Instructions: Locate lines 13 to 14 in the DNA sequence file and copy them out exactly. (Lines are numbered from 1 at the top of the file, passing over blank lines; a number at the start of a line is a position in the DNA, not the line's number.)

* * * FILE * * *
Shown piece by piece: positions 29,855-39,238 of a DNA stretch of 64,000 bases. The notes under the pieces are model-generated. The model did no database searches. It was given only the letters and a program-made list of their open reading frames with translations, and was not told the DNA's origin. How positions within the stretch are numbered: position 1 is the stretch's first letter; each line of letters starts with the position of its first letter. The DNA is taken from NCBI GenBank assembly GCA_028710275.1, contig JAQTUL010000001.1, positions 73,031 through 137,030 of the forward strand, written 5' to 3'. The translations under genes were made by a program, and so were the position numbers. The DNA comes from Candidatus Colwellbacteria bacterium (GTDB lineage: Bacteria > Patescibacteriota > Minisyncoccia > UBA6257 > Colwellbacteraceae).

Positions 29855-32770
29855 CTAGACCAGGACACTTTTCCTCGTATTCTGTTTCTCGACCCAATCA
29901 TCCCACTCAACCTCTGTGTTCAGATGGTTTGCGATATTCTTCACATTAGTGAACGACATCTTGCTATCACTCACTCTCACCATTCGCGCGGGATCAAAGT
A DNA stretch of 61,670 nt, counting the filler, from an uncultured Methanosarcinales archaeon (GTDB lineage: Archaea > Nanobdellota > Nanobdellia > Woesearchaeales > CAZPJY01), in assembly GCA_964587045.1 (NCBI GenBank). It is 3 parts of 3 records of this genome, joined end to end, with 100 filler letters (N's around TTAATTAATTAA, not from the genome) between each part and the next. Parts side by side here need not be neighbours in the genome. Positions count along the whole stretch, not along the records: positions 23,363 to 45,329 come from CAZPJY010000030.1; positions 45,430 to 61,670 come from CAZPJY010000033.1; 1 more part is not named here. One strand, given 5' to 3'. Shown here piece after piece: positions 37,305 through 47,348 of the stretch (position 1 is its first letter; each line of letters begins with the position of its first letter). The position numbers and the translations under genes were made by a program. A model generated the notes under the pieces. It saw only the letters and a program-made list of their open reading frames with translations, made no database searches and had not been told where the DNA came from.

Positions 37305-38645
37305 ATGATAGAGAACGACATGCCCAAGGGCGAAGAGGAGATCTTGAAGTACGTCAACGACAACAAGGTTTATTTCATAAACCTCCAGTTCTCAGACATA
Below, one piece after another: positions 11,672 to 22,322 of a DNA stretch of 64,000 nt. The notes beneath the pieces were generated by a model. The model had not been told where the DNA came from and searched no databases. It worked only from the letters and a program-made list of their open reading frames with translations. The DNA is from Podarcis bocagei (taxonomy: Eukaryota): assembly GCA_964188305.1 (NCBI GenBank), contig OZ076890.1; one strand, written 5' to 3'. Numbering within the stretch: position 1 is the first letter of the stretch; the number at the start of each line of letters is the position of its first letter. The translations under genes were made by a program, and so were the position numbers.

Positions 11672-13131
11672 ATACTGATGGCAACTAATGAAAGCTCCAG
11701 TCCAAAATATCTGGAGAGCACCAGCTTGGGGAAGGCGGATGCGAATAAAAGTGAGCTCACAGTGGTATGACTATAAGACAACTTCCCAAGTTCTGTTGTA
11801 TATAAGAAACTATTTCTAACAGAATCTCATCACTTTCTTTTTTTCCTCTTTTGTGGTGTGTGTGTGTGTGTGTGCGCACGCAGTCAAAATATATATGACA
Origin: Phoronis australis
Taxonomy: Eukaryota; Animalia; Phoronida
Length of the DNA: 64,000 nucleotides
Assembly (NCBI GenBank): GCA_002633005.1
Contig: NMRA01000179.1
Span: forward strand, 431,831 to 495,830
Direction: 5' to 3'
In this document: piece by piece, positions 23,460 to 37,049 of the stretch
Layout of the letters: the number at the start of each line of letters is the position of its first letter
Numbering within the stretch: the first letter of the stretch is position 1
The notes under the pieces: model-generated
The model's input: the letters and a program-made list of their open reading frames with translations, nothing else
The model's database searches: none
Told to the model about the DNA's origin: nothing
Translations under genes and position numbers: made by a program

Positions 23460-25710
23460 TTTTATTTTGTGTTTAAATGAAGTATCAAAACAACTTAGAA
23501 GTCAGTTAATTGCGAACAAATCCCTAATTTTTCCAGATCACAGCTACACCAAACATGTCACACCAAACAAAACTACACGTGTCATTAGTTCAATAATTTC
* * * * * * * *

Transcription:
Origin: Phoronis australis
Taxonomy: Eukaryota; Animalia; Phoronida